There is often a lot said about 'whistle-blowers' and their need to be protected. I believe it would be important for this committee to consider exactly what protections currently exist, are they working, and are they being utilised – so that it is unambiguous how this concept intersects with secrecy, and unauthorised disclosure laws, and criminal investigations.

This is an important point for police investigators.

When police collect information from or about journalists as part of an investigation, it may be for the purpose of collecting evidence about Commonwealth officers who have potentially committed a criminal offence by disclosing sensitive information.

This collection from journalists will most likely be required regardless of whether a journalist is subject of the investigation.

It is simply a product of establishing the elements of a crime.

Finally, I want to finish by saying, as police we do not target specific sectors of the community, such as the media. We target criminality – which is determined by the laws created by Parliament, and based on our investigation to establish facts and evidence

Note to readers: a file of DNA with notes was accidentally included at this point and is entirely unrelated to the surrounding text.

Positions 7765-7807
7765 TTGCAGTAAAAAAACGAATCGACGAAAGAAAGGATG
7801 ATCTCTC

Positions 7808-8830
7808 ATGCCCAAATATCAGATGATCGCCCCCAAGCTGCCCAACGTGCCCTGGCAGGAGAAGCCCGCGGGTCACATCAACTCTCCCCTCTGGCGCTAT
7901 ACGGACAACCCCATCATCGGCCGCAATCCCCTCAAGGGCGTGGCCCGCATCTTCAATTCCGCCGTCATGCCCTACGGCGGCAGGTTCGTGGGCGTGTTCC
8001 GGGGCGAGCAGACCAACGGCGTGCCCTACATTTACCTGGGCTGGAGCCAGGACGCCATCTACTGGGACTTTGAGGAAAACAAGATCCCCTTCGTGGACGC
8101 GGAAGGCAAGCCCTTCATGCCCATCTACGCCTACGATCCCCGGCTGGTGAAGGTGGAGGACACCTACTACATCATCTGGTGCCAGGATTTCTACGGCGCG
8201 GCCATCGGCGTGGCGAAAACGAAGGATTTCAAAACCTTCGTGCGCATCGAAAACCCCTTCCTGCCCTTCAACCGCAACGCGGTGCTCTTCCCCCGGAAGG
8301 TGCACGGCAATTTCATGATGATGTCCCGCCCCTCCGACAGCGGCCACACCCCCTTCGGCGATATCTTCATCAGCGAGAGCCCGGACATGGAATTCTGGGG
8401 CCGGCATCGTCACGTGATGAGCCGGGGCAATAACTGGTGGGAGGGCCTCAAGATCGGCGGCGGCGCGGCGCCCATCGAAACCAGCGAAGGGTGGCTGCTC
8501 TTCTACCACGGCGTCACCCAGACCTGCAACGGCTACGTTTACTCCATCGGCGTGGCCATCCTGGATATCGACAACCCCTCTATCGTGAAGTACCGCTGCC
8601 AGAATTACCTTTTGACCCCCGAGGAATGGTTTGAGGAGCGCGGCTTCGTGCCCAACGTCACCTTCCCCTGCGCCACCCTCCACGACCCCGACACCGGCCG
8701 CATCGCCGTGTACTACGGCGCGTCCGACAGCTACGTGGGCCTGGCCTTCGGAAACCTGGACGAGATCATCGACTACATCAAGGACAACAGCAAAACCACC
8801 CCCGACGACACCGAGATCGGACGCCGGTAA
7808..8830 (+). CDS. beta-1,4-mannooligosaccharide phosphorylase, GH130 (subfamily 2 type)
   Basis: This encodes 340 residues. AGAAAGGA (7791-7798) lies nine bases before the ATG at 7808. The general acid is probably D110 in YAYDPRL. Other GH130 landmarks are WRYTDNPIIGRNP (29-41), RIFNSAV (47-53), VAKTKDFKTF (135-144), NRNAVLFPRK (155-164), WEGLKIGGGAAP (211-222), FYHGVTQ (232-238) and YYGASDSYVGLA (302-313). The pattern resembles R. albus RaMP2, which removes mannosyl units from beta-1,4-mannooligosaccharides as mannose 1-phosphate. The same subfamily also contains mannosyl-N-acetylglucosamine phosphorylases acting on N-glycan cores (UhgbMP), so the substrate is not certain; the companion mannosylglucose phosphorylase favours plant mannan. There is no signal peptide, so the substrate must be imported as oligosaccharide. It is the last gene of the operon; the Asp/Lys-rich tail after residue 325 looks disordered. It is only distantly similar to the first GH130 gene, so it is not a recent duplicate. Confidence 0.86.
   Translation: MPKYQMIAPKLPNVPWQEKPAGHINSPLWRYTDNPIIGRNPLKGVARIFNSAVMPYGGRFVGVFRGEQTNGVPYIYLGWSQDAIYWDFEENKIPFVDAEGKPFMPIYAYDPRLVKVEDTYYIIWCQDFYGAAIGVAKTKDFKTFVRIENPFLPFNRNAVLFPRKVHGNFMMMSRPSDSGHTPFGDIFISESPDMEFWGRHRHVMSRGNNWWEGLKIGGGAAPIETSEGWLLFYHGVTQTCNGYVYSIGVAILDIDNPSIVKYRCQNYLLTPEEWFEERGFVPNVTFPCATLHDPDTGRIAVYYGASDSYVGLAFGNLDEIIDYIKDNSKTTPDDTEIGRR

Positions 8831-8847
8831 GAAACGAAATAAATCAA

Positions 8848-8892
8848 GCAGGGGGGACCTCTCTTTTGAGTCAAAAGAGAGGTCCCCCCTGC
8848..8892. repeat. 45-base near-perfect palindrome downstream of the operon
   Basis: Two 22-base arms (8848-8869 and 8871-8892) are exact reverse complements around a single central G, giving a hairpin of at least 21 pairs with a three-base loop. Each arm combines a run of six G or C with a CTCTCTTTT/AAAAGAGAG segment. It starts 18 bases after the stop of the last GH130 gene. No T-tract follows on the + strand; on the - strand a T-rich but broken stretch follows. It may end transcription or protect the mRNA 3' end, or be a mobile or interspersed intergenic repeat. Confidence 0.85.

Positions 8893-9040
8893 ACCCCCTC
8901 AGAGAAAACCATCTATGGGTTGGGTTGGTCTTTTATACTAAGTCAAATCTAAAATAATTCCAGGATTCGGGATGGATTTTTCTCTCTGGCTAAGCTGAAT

I want to reassure the Committee, and anyone listening, that we do understand the magnitude and nature of any interaction between police and a journalist. Contrary to the perception, this is not a decision taken lightly.

In fact, in the last five years alone the AFP has received 75 referrals for potential unauthorised disclosure offences.  Each and every one of them could have resulted in evidence being sought from a journalist or media organisation. 

However, there have only been two occasions in that time where an investigation has led to that action being taken. We are very judicious about the use of our powers, the direction of an investigation, and the implications that may arise. I believe that this is an important consideration for the committee.

That concludes my opening remarks, and I welcome any questions you may have for the AFP.

If it doesn't add up, speak up. Call the National Security Hotline - 1800 123 400.